Former LeFlore County lawmaker Jim Hamilton dies at age 83.
James Edward “Jim” Hamilton, a former state lawmaker who sponsored constitutional changes that limit state spending, died Thursday in Rogers, Arkansas. He was 83.
“Jim Hamilton was a fiscal conservative who sponsored the constitutional amendment that created Oklahoma's constitutional `Rainy Day Fund,'" said Oklahoma Gov. Mary Fallin. "He also drafted the language in the state's balanced budget amendment to the state constitution, which placed a cap on the growth of state government."
Fallin said she enjoyed serving with Hamilton in the House and her "thoughts and prayers are with his family and friends.”
Hamilton was a Le Flore County Democrat who had a law office in Poteau, where he practiced for nearly 50 years.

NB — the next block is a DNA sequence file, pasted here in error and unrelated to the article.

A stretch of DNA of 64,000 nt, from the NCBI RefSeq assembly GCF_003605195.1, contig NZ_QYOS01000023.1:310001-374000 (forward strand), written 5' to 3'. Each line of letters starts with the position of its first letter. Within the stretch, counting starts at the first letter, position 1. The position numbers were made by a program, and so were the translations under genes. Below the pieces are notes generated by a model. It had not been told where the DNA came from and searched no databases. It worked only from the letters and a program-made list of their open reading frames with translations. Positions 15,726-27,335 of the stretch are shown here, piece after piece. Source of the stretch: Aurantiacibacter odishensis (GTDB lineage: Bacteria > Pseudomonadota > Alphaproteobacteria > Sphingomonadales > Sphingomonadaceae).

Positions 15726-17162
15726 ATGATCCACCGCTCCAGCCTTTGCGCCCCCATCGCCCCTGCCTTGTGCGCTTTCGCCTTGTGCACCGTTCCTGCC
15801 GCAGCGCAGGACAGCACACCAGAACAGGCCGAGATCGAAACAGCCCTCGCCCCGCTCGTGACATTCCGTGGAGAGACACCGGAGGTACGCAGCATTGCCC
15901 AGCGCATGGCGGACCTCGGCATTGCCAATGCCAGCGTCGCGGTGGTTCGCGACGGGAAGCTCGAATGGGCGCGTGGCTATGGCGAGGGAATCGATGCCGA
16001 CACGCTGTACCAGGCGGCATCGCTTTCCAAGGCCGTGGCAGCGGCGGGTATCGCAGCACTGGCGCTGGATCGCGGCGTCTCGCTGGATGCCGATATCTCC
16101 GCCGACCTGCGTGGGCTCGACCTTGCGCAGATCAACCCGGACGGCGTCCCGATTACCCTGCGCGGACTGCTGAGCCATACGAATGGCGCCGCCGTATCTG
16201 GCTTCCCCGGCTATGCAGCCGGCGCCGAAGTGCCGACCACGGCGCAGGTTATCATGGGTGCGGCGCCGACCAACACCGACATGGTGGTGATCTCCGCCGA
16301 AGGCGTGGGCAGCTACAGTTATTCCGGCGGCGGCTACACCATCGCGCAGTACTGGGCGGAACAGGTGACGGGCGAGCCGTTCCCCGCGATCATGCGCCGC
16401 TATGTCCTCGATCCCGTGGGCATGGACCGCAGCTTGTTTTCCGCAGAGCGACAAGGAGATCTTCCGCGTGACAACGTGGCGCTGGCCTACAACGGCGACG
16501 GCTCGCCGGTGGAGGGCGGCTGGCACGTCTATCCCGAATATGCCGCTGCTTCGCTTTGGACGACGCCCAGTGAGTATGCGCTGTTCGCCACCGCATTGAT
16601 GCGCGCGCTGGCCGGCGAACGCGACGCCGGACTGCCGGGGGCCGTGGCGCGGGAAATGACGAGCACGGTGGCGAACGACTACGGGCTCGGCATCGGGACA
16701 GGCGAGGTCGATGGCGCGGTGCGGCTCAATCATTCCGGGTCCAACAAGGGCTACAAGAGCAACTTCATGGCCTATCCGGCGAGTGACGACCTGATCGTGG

He was preceded in public service by his father, Clem, who died of a heart attack in 1967 during his 17th year in the Senate.
Jim followed his father into office and rose to become the state Senate's top leader in 1973. He later took a break from service, but came back to serve 14 years in the House, including eight years as chairman of the powerful Appropriations and Budget Committee.
A stickler for details, Hamilton wasn't shy about seeking changes in bills he thought could be improved, a trait which sometimes irritated other lawmakers.
"If the 10 commandments came out of a committee, Jim Hamilton would amend them," a lawmaker once told The Oklahoman.
Hamilton embraced that role.
"Democracies ought to be cumbersome," he once told a reporter. "When they're not cumbersome, when just a few people can establish through a small minority what changes should be brought about, it sets the framework for some bad legislation and bad government."
Funeral services will be 2 p.m. Sunday at the First Baptist Church in Heavener. Burial will follow in Heavener Memorial Park under the direction of Dowden-Roberts Funeral Home of Heavener.